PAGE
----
“New bonds sold by Apple have been called “Giffen goods,” after Sir Robert Giffen, a Scottish economist who noted that the prices of some goods can defy the laws of supply and demand.” Source of caption and photo: online version of the NYT article quoted and cited below.
(p. B1) . . . Hans Mikkelsen, a credit strategist at Bank of America Merrill Lynch, promptly proclaimed that “Apple bonds are Giffen goods.”
Giffen goods, named after Sir Robert Giffen, a 19th-century Scottish statistician and economist who discovered they could exist, defy the normal law of supply and demand. Raise the price, and people will buy more.
They are extremely rare.
The classic example — and the only one I had heard of before Apple sold its new bonds — was potatoes at a time when they were the chief source of nourishment for Irish peasants. If potato prices fell, the peasants could afford more meat and would therefore eat fewer potatoes. When potato prices rose, they could no longer afford meat and would consume more potatoes.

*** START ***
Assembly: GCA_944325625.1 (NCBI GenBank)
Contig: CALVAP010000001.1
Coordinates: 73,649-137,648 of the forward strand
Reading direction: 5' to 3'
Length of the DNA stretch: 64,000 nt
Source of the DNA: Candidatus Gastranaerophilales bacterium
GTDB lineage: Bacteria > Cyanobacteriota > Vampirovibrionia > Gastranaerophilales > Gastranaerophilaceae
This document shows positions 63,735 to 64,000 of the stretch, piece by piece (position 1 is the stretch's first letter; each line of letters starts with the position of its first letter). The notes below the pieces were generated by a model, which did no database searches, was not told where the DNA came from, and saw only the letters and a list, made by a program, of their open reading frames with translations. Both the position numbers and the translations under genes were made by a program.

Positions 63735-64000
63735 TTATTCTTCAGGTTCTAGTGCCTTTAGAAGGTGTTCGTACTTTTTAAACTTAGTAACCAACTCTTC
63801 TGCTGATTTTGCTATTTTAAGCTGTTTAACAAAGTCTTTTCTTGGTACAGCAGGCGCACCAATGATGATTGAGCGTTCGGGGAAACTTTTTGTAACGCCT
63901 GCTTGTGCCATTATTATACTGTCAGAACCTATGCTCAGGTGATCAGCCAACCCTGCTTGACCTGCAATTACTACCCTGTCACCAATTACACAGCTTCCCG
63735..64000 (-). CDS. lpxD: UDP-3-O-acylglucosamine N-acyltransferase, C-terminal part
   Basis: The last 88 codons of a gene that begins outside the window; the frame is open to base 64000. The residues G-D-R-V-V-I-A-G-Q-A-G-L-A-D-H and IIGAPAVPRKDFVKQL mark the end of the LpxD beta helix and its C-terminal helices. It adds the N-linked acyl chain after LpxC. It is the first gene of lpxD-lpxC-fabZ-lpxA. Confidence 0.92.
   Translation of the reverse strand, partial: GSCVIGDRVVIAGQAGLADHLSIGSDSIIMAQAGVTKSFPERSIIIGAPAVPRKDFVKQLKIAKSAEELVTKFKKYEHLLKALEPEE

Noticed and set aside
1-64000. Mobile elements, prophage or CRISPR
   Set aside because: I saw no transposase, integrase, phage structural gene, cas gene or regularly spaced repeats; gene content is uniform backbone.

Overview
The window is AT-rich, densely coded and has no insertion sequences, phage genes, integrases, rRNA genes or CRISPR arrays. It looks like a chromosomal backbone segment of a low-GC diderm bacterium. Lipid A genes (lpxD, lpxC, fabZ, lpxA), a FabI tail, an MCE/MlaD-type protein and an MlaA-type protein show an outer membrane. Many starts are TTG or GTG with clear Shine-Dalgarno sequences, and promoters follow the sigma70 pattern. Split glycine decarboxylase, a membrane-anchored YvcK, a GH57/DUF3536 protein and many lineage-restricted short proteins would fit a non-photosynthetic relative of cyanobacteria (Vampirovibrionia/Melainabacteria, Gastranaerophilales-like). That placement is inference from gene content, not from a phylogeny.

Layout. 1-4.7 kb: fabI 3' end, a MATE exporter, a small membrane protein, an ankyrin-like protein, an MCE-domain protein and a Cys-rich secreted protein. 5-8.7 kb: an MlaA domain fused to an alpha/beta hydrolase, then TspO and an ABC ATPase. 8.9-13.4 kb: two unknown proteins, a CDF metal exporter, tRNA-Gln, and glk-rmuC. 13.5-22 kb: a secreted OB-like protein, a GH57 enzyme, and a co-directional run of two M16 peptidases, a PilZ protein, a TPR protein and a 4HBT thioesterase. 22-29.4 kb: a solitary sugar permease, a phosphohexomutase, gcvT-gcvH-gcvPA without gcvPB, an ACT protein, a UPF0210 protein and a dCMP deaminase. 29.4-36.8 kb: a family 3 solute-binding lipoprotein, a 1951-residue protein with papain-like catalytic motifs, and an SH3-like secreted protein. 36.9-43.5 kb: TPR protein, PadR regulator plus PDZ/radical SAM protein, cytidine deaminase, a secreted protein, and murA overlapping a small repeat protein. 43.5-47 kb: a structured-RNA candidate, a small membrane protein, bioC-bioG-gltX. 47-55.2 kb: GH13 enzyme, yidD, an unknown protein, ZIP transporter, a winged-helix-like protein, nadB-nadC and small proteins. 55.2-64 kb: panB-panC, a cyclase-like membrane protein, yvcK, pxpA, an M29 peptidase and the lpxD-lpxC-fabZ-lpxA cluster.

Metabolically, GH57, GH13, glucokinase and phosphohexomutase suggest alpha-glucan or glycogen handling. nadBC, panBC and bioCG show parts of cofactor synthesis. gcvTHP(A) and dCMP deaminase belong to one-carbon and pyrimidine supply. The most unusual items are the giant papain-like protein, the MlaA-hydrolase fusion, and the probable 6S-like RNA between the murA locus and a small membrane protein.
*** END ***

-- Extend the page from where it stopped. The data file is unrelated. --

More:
For the full story, see:
RAPHAEL MINDER. “Tempting Europe With Ugly Fruit.” The New YorkTimes, First Section (Sun., MAY 25, 2014): 6 & 8.
(Note: ellipsis added.)
(Note: the online version of the story has the date MAY 24, 2014. )
“Sir Robert Giffen was a Scottish economist.” Source of caption and photo: online version of the NYT article quoted and cited above.